6,5,4. We rounded the last corner into a courtyard lined with baiting sheds. A woman washed blood from her hands in a small waterfall tumbling against a cliff. A young boy stood on a fluke as his father cut out the teeth with a saw.

Image by Sarah Thomas

Seeing our curiosity, the father proudly informed us how well regulated this practice is. How the police only give the go ahead for the hunt to proceed if sufficient time has passed since the last one – if it’s felt that the meat is needed. How those who kill must be qualified in humane slaughter and use the correct tools. How the police calculate how the catch will be divided. How each whale is documented, and has been since the sixteenth century.

He pulled out the detached block of jaw and teeth.

“It’s like tree rings,” he explained. “You can see their age from the teeth, and from the ovaries how many young they’ve had.”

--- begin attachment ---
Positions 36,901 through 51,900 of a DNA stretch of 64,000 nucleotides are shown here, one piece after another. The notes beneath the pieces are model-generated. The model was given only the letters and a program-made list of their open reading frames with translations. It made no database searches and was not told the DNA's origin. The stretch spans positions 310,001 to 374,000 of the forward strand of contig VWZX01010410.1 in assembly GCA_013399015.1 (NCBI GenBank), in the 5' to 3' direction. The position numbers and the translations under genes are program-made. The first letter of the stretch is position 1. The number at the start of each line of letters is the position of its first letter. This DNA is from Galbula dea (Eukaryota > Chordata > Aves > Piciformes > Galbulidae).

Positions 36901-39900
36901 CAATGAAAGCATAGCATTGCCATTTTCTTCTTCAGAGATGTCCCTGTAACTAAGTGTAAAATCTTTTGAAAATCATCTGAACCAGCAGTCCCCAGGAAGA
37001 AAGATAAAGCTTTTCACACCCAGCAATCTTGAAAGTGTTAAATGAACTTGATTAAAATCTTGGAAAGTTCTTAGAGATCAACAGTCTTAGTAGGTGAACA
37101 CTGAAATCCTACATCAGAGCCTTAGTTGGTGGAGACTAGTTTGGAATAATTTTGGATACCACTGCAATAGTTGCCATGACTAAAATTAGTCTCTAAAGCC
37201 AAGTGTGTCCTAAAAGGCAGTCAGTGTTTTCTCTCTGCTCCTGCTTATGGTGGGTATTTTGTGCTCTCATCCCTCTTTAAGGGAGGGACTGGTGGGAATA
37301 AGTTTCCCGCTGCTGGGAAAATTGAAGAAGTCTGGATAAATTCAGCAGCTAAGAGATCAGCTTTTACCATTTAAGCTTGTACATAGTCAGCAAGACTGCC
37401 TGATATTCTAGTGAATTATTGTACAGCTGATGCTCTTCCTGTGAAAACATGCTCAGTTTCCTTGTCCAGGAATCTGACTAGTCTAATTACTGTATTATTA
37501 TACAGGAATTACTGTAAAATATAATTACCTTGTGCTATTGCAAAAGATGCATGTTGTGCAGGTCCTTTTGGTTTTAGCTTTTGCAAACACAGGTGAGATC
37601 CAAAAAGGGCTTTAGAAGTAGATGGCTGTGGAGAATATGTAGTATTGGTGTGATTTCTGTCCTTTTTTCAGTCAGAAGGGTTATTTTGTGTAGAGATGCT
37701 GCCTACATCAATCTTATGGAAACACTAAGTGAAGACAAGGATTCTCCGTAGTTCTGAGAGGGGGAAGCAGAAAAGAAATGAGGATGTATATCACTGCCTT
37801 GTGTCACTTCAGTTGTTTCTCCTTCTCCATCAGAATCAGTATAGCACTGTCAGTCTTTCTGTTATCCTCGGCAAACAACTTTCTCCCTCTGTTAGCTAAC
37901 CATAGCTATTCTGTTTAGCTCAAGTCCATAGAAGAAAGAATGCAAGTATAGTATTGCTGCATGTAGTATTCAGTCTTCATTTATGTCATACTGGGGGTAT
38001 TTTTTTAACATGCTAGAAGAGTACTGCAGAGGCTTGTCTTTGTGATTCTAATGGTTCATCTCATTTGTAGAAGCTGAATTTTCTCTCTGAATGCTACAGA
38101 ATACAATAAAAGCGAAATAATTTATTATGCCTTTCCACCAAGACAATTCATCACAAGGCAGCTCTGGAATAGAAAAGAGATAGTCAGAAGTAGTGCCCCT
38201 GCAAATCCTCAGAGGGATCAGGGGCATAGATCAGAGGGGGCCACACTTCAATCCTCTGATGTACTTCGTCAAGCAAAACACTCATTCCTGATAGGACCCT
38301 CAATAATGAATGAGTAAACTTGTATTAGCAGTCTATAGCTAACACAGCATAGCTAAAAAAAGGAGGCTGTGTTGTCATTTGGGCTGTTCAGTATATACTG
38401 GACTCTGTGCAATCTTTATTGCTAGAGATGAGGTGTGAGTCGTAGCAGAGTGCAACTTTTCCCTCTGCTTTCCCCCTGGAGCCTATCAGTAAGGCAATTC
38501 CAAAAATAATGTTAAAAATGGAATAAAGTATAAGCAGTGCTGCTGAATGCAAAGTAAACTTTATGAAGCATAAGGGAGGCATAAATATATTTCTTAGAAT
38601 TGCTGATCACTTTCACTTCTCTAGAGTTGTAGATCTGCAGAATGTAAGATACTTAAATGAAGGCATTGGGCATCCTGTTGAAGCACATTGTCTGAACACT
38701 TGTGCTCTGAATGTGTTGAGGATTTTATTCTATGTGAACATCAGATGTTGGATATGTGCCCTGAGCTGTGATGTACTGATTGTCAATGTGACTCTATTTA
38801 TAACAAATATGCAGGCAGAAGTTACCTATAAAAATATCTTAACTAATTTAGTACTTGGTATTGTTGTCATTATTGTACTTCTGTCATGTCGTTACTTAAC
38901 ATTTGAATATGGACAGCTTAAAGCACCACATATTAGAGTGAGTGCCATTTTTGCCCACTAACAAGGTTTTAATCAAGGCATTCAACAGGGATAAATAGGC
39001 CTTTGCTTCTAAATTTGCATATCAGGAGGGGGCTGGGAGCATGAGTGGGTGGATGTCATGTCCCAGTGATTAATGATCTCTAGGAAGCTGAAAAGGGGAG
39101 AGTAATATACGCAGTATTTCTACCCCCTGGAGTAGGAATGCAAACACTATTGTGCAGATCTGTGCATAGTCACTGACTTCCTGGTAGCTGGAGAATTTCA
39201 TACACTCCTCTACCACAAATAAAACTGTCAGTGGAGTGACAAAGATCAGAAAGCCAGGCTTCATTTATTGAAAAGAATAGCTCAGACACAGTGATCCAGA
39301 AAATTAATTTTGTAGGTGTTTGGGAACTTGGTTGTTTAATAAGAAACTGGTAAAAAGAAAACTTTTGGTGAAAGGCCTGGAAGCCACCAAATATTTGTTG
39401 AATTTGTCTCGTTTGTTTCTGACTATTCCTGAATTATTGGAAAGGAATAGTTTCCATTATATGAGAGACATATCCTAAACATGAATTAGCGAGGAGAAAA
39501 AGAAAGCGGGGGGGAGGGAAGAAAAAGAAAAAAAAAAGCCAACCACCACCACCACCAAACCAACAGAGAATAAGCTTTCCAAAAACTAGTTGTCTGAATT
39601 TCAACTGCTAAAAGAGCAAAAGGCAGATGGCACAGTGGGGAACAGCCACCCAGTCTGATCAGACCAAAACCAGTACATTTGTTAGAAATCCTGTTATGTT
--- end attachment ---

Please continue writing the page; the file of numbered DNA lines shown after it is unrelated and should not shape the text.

I stepped closer to look at them, blood pooling on the ground beside my boots.

“Everyone in the village gets a share,” the woman added, wondering over to join us “whether they are ninety or newborn.”

A sheepdog circled another specimen as its owner wheeled a barrow filled with knives and beer, ready to cut out his share and celebrate, when the police declared what it would be.


We all squeeze into the back seat. In the front, there is a passenger already. The car is as full as it can be.

The driver grins in the rear view mirror, pulling away. “I’m Marni and this is Jeff. You are very lucky to see this hunt.”

“I know,” I reply, wondering if there is a more appropriate word than ‘luck’.